Connor Southwell: The time for talking is over, now City must prove they’re still up for the fight
- Credit: Paul Chesterton/Focus Images Ltd
It was tangible on the terraces and noticeable on the pitch, City looked desperately disappointed after their defeat at Molineux. Connor Southwell asks whether all is lost in Norfolk - or not.
The disappointment was palpable at the final whistle of Norwich City's 3-0 loss to Wolverhampton Wanderers.
Numerous Canaries players dropped to their haunches after the defeat, the size of the opportunity squandered known to all of a yellow and green persuasion.
The white flags waved more ferociously than ever and the disappointment was etched onto the faces of supporters and players alike.
Given the empirical evidence of this season, any hope of a great escape remains based on wishing.
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City haven't displayed the quality over a consistent period to muster enough belief that something miraculous is afoot.
Despite the scale of the task, from a point perspective, not becoming any more significant, it felt like any ounce of belief left was sapped out of everyone at Molineux.
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Social media is never a canvas for positivity after a defeat, but it felt particularly downbeat after this latest offering.
With no tangible signs of improvement and a lack of ruthlessness in both boxes preventing the Canaries' progression, in which direction do the powers that be opt to travel in now?
It's been over 500 minutes since City last netted a top-flight goal in open play, the last being Todd Cantwell's strike during the 1-1 home draw with Crystal Palace on New Year's Day. Regardless of division, that is a statistic that drastically needs altering if City are to rediscover their identity at the back end of the season.
Emi Buendia's absence remains conspicuous considering the manner in which Daniel Farke seemed to eulogise and rant about the Argentine in his seven minute monologue on Friday.
The reality remains abundantly clear; he is City's most productive chance creator, someone who does aid the overall efficiency of the Canaries' offensive phases of play.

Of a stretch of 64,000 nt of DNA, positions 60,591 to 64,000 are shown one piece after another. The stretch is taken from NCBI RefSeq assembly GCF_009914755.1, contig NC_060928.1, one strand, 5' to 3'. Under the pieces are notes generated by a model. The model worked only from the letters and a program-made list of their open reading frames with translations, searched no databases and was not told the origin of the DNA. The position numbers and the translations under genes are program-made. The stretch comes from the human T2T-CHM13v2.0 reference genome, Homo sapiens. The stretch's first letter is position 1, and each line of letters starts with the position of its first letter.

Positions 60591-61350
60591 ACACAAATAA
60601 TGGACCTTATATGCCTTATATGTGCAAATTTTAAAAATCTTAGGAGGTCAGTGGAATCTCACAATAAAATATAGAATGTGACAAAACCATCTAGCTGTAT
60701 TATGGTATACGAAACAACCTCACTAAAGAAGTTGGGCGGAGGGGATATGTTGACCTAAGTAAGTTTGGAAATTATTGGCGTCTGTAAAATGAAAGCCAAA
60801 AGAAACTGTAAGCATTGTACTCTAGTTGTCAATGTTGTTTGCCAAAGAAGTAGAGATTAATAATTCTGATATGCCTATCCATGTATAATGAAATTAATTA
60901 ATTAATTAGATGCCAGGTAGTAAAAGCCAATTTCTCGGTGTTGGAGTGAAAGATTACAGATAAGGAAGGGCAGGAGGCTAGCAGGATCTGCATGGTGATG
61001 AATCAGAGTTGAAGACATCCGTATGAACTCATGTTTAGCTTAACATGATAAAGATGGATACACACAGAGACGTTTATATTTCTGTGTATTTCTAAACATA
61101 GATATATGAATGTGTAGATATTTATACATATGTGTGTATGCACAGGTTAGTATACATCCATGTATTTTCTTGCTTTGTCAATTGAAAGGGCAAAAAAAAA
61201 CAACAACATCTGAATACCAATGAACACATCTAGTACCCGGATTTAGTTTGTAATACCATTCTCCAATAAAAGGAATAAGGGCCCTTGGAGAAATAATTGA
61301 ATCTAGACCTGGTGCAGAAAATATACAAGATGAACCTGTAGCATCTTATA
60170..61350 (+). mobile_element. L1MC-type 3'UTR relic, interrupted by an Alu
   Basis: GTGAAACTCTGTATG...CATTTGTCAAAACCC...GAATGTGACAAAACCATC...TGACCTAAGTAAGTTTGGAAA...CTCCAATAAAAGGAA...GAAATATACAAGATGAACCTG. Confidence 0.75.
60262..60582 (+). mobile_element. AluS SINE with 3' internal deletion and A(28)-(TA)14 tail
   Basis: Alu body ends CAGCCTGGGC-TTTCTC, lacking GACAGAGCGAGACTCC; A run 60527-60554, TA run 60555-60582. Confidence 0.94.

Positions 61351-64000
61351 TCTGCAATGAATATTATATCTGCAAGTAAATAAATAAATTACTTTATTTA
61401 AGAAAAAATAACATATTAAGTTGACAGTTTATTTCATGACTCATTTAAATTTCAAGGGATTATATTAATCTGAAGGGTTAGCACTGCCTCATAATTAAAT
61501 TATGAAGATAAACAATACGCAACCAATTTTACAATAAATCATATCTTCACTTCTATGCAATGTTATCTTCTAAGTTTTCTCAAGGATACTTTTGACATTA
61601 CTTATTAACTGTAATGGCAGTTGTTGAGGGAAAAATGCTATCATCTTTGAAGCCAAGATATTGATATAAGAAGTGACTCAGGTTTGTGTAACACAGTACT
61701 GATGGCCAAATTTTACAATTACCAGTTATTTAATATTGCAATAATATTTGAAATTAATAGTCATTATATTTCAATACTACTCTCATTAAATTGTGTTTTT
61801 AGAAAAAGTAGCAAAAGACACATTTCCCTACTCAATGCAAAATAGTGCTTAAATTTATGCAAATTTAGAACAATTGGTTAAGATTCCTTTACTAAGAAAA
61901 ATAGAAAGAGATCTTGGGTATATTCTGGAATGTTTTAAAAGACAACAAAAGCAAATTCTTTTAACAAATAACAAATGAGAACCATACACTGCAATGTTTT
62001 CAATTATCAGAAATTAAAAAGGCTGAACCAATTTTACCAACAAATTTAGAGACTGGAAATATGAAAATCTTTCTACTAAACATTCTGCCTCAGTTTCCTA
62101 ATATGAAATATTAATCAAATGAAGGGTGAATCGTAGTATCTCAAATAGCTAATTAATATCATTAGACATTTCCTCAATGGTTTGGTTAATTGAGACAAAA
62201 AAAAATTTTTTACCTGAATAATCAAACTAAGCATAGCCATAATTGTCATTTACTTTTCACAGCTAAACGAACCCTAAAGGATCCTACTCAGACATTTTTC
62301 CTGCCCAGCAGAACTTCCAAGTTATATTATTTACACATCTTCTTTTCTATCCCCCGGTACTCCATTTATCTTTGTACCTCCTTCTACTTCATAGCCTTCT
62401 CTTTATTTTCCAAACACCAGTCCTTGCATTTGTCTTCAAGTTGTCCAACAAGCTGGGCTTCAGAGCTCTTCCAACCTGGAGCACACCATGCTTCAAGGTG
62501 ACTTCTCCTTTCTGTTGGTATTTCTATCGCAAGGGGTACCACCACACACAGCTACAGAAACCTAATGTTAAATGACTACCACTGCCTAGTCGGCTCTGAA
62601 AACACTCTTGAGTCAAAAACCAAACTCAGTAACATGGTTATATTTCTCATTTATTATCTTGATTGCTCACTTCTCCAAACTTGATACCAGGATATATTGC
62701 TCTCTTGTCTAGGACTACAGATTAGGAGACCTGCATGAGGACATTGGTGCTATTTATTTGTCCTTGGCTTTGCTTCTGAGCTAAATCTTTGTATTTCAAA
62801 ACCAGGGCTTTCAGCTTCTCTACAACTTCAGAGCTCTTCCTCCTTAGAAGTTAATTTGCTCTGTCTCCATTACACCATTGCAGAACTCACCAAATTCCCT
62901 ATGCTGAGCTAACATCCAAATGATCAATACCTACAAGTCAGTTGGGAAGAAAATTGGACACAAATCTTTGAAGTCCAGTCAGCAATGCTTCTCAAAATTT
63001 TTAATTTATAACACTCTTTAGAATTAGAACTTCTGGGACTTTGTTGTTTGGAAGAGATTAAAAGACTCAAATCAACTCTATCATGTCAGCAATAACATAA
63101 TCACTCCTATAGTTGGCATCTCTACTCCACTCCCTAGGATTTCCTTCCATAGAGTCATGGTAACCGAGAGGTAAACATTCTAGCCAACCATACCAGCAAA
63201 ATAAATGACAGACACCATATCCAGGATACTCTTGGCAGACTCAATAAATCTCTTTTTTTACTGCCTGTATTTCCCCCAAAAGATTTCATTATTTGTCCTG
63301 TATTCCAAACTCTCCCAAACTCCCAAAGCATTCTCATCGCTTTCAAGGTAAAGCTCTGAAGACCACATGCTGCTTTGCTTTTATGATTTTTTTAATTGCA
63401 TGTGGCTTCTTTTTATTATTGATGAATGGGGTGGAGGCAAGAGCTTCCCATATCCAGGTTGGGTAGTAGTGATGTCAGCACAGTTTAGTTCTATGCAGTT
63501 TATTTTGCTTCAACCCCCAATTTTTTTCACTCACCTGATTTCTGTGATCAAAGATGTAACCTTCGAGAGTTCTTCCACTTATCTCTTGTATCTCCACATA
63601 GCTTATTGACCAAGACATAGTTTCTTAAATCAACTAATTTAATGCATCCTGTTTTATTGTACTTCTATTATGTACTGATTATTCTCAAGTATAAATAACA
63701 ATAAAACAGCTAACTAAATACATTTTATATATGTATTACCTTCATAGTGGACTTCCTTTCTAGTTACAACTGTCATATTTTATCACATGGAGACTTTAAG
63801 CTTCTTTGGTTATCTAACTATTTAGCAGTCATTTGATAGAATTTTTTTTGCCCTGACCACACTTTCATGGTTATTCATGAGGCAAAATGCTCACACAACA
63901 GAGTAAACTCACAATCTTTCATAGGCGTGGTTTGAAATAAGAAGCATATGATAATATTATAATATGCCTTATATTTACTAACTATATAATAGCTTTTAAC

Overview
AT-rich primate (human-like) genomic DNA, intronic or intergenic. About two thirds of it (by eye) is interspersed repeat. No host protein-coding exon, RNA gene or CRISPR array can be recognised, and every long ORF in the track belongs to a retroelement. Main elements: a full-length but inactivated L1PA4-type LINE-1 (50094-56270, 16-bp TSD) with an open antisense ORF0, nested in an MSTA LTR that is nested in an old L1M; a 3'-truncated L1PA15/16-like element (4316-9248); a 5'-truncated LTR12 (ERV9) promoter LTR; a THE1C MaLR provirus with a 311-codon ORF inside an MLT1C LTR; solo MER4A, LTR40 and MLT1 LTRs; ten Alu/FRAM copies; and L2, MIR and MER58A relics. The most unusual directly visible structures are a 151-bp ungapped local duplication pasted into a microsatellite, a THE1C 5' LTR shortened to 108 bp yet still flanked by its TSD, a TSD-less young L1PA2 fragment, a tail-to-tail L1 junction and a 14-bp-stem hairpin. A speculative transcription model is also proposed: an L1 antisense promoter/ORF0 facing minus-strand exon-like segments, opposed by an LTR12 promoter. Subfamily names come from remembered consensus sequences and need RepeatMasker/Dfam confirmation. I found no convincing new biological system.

Lukas Rupp, the man preferred to Buendia of late, does provide more stability and defensive productivity. He's been wrongly scapegoated for blocking Buendia's path to the side when, in reality, the man responsible for that occupies the dugout.
Buendia's problem may be that he is too forward looking, that his subconscious is day-dreaming towards the summer and the bigger picture of City's survival hopes have become secondary.
Such conspiracy theories only surface in periods of adversity, but the edge from City's play has evaporated. Those penetrative passes and meaningful periods of possession have been exchanged for the safety of short exchanges on the ball.
Possessing players who are bereft of confidence in a system that requires it is likely to mean those passages of possession become crippled with self-doubt and insecurity. Technical proficiency is critical but in order to extract that, players require confidence.
Despite enjoying 60 percent of possession, City never really threatened the Wolves goal.
Ponderous and hesitant in possession, they're lacking pace, precision and players willing to take it upon themselves to change the course of a game.
Relegation appears to be somewhat of a certainty now, given the predicament the Canaries find themselves in at present, yet, the general feeling is that the club are heading in the correct direction.
Whether you can be a self-financing club in the Premier League is another debate altogether and will be put to the test should City be able to mount a challenge back to the top-flight at the first time of asking.
In Stuart Webber and Farke they have operators who possess clarity over the plan for the short, medium and long-term future of the club. The project remains intact, if slightly dented.
Patience on the terraces is at a premium. Relegation is never something to be accepted but responding to the challenges it poses is the task that follows.
Whilst the majority of City supporters remain on board with the project, others will point towards the fact that this Canaries side are set to become City's worst in the Premier League based on points return.
In football, everything points towards success. Ultimately, if you're winning consistently, then the flowers in your garden look suitably rosy. The alternative is all too familiar, for all of their pitfalls this season, City aren't rudderless or uncertain in their approach.
Patience will be tested should the performance at Wolves become regular practice and the start of the following campaign follows suit.
It feels like a long time ago they were serenaded after a gutsy performance against Liverpool.
Now it's time for the talking to conclude and the action to begin.